Color, 1986, 103m.
Directed by Duncan Gibbins
Starring Craig Sheffer, Virginia Madsen, Jon Polito, Kate Reid, Jean Smart, D.B. Sweeney
Olive Films (Blu-Ray & DVD) (US RA/R1 NTSC) / WS (1.78:1) (16:9)

Virginia Madsen

Not too many epic love stories begin with a screening of Friday the 13th: A New Beginning, but then again, there aren't many movies out there like Fire Jean Smartwith Fire. A delirious, surreal paean to teen love, this film was part of a mid-'80s cycle of teen films outside the John Hughes box focusing more on rebellion against authority, alongside other titles like The Legend of Billie Jean and a previous offering from Paramount, Firstborn. The promotional materials promised this was based on true events, and if that's not marketing smoke and mirrors, well... the mind boggles.

Sent off to a juvenile detainment facility for delinquents in Oregon, Joe (Nightbreed's Sheffer) is separated from his fellow inmates during a team exercise and spies something unusual at a lake: Lisa (Madsen, hot off of Dune and Electric Dreams), a student at a nearby Catholic school, photographing herself floating in the water in a recreation of the John Everett Millais painting "Ophelia." Later the two finally lock eyes when the boys are all hauled into town for a night at the movies, watching a hockey-masked killer slash up teenagers in one of the more interesting reform methods from the '80s. Lisa suggests in class to one of the nuns (Jean Smart from Designing Women!) that, in an effort to better serve the community instead of sending off aid money to Africa, they sCraig Shefferhould invite the boys over for a dance. Soon Joe and Lisa are completely smitten, but their bond doesn't sit well with either the school or Joe's sadistic overseer (Barton Fink's Polito). With nowhere left to turn, they decide to go on the run with law in hot pursuit, leading to an action-packed, gunshot-toting climax at a mountain cabin.Virginia Madsen and Craig Sheffer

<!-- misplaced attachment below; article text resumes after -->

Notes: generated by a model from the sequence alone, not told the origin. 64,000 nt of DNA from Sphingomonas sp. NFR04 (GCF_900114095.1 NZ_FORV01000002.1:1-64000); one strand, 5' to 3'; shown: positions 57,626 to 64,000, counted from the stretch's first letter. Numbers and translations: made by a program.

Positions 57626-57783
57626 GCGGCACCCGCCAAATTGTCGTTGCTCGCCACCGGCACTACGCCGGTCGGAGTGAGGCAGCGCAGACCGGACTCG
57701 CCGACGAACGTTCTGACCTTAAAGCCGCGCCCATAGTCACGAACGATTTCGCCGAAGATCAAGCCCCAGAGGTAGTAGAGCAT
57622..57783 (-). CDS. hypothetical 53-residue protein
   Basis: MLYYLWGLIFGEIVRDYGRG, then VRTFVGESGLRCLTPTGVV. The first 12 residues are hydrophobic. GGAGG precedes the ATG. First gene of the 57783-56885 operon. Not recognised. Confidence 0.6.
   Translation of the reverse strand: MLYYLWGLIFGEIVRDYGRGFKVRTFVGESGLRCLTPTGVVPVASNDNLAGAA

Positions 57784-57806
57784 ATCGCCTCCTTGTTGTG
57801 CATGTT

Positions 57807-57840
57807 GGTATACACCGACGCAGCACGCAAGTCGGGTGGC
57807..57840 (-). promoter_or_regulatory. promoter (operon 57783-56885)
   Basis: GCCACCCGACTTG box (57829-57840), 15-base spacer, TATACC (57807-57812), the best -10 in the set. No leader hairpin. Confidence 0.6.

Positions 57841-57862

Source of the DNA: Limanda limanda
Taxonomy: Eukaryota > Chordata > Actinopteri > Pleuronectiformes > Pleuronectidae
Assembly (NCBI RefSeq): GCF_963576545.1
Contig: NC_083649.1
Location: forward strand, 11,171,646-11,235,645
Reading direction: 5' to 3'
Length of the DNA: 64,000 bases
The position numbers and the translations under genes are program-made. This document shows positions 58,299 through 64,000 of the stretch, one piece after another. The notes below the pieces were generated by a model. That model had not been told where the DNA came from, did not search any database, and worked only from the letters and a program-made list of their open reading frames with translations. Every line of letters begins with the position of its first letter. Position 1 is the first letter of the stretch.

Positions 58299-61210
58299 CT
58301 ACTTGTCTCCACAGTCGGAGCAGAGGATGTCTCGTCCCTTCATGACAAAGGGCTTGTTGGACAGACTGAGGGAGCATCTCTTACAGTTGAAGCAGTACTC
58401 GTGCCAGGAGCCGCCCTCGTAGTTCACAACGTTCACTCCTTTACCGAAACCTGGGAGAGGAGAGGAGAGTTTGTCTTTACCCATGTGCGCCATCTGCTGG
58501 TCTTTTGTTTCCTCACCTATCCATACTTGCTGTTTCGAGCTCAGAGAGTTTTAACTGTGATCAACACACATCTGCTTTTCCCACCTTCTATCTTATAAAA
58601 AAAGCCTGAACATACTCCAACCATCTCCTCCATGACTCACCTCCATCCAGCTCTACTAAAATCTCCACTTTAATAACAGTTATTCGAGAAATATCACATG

This swooning, melodramatic collision of pulp action and paperback-friendly romance came as something to a shock to theatrical audiences, but the film found a home on TV thanks to a billion or so airings on cable TV for the next few years. This is the kind of offbeat cult item that grabs the attention of anyone who stumbles into it at any point, with Sheffer (rebounding nicely from Voyage of the Rock Aliens) and Madsen making quite convincing young lovers in a story with more than a couple of different Shakespeare plays on its mind. There's also a lyrical score by Howard Shore (taking a break from David Cronenberg movies at the time), a disorienting young supporting turn by D.B. Sweeney before semi-fame in The Cutting Edge and Eight Men Out as another of the juvie offenders. Oh, and the stable of Catholic schoolgirls includes a few familiar faces like a young Kari Wuhrer (King of the Ants) and Penelope Sudrow as one especially uptight teen one year before her legendary "Welcome to prime time" moment in A Nightmare on Elm Street 3: Dream Warriors. And if you're an '80s pop music fan, the theme song by Wild Blue is pretty spectacular and one of the catchiest of the era.

The video history of Fire with Fire is essentially identical to that of Firstborn, released on Blu-Ray and DVD by Olive Films on the same day. At one time it was everywhere on TV and VHS, but when DVD took over, it vanished for over a decade, eventually popping up again as a streaming title on services like Netflix. Fortunately its long, long road back to physical media was worth the wait, as the Blu-Ray in particular is much more satisfying and true to the theatrical presentation than what we've seen before. Though bare bones, it's quite nice and features better framing and far more detail than before, with grain left intact and looking essentially like a solid 1986 film print, with all that entails. Anyone familiar with other Paramount titles from the era should know what to expect (soft, powdery blacks and a mono soundtrack), but apart from some minor flecks and bits of damage here and there (mainly some tiny white dots on the right side of the screen during a little bit of the second reel), this should make any fans of the film very, very happy. Tease out your hair, sit back, and enjoy.

Reviewed on July 12, 2012.